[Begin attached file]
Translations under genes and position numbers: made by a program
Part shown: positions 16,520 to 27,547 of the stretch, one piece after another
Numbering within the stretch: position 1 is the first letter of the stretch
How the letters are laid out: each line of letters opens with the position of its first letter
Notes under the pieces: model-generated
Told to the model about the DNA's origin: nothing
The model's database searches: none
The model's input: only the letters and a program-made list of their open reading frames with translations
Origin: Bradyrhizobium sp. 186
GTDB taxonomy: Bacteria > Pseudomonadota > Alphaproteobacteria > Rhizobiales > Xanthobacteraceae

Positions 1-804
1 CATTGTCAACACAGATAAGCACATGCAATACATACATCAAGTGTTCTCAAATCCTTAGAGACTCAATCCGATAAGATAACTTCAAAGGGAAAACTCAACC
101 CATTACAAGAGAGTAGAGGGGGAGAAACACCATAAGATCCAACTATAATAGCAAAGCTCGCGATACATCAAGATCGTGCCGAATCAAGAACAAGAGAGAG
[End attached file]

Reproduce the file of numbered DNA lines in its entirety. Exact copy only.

Translations under genes and position numbers: made by a program
Part shown: positions 16,520 to 27,547 of the stretch, one piece after another
Numbering within the stretch: position 1 is the first letter of the stretch
How the letters are laid out: each line of letters opens with the position of its first letter
Notes under the pieces: model-generated
Told to the model about the DNA's origin: nothing
The model's database searches: none
The model's input: only the letters and a program-made list of their open reading frames with translations
Origin: Bradyrhizobium sp. 186
GTDB taxonomy: Bacteria > Pseudomonadota > Alphaproteobacteria > Rhizobiales > Xanthobacteraceae

Positions 1-804
1 CATTGTCAACACAGATAAGCACATGCAATACATACATCAAGTGTTCTCAAATCCTTAGAGACTCAATCCGATAAGATAACTTCAAAGGGAAAACTCAACC
101 CATTACAAGAGAGTAGAGGGGGAGAAACACCATAAGATCCAACTATAATAGCAAAGCTCGCGATACATCAAGATCGTGCCGAATCAAGAACAAGAGAGAG